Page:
Former New England Patriots tight end Aaron Hernandez was charged Wednesday with first-degree murder in connection with the death of semi-pro football player Odin Lloyd. Who knows how the case will play out and what the evidence authorities have will show?
Hernandez has a checkered past and pundits are asking the seemingly age-old question: Why can’t successful athletes leave their pasts behind when they reach the pros? Discussions about Aaron Hernandez quickly dovetail into stories about other athletes who couldn’t let go of their old lives. Michael Vick, Ray Lewis, Jamal Lewis, Adam “Pacman” Jones and others come to mind.
The people these star athletes grew up with and continued to associate with are often characterized as “the wrong people,” “a bad crowd” and “poor examples.” These phrases imply that million-dollar talent and poor character have an inverse relationship. In plain English – the ability to catch touchdowns must negate the desire to shoot someone, right?
Success in professional sports is among the most random of happenings. Athletic talent is God-given. We can all maximize what we get, but it mostly comes down to who your parents are. It’s that luck of the draw that makes many athletes appreciate the tremendous gifts they’ve been given and others think the world should worship them like deities.
Our societal obsession with elite-level athletics makes the athletes themselves believe they are invincible. Hero worship feeds the narcissistic monster. We overlook their character flaws because they play so well. Aaron Hernandez was arguably the best tight end in the country coming out of college. He was a First-Team All-American at the University of Florida.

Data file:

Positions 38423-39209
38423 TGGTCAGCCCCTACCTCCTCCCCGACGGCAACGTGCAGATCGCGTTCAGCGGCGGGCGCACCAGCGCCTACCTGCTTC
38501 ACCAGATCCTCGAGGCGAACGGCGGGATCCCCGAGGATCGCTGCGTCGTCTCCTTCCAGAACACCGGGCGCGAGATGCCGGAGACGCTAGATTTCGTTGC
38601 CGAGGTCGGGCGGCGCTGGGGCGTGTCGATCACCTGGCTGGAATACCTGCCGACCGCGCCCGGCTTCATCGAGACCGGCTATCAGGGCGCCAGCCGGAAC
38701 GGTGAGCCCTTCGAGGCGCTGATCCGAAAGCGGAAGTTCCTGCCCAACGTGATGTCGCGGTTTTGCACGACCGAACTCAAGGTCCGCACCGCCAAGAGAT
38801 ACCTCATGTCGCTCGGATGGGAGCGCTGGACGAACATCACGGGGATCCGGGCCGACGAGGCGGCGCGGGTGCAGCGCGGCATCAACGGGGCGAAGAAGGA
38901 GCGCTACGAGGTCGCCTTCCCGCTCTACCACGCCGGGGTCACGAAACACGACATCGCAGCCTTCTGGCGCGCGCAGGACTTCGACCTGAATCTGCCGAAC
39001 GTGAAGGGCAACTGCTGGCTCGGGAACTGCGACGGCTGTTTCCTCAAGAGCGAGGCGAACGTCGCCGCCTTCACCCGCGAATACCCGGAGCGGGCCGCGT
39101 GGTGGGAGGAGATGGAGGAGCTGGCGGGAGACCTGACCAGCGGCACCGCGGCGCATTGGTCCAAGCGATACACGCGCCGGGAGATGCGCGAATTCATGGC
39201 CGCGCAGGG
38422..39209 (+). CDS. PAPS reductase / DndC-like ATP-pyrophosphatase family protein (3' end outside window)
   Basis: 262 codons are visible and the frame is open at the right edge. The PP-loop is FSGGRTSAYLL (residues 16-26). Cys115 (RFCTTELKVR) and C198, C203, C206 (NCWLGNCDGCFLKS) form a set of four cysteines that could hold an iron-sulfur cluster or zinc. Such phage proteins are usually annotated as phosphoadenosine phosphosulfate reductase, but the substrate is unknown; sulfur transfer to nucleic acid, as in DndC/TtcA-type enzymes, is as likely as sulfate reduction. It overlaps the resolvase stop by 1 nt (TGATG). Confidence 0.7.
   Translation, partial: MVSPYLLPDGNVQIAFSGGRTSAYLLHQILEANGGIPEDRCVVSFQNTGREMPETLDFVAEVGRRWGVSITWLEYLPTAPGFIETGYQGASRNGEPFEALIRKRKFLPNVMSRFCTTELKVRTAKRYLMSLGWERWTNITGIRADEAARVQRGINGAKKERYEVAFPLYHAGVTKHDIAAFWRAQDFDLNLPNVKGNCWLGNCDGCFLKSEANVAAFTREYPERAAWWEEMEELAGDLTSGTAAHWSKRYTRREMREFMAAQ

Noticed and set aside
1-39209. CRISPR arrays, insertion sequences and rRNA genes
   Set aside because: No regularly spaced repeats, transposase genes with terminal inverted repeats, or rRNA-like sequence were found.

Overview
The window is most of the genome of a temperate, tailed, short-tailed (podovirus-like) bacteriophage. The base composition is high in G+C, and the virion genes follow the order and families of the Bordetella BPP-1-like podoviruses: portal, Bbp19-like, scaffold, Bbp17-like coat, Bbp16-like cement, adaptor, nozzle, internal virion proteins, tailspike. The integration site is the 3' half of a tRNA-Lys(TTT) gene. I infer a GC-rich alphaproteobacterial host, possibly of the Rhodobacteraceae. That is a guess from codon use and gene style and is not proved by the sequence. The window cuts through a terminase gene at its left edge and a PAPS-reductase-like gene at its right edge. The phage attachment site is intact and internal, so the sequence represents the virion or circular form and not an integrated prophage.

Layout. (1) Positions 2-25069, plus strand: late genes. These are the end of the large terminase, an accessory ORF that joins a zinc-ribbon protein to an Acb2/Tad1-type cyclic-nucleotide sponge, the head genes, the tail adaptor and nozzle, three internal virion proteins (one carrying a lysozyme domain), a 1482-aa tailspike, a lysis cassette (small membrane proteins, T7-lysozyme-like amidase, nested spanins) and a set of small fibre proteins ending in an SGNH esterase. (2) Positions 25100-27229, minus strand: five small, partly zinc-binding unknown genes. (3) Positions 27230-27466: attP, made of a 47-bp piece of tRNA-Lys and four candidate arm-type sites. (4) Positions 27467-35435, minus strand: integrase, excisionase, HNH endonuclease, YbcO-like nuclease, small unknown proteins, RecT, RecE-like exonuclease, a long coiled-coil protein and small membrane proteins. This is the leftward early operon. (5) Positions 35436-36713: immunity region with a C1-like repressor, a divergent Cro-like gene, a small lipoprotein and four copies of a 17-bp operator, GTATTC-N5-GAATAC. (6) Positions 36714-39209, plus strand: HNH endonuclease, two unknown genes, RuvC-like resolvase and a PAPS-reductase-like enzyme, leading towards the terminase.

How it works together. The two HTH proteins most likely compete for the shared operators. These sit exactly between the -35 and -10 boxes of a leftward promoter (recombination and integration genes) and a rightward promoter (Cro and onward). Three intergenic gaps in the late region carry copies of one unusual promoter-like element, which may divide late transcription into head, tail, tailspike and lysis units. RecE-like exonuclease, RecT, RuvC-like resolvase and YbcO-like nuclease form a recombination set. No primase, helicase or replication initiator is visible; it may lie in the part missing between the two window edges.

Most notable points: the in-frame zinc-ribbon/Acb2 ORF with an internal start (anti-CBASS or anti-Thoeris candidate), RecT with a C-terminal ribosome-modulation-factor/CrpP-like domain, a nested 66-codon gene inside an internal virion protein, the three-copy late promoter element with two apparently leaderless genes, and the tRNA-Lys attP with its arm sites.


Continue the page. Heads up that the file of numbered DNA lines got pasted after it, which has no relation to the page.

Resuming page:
He won the John Mackey Award as the nation’s top tight end in 2009. Hernandez played on SEC and National Championship teams with the likes of Tim Tebow and Percy Harvin. Yet, he was drafted in the 4th Round of the 2010 NFL Draft.
The Patriots looked past his alleged involvement in a previous shooting and his admitted failed drug test to give the kid a shot. He had first round talent and they were getting him at a huge discount. Hernandez delivered big for New England on the field. He and teammate Rob “Gronk” Gronkowski gave defenses fits with record-setting performances and runs deep into the playoffs.
New England rewarded Gronk and Hernandez with contracts worth $53 million and $40 million respectively. Hernandez was never far away from what appears to be his true self, though. In addition to the murder of Odin Lloyd, Hernandez is now being investigated for another double murder which occurred in 2012.
Winning isn’t everything. Talent can’t be above all else. Everything that glitters ain’t gold. A new pair of handcuffs give off a blinding glare against sunlight. Sometimes, the wrong person, the bad influence, the shady character – is the guy in the mirror.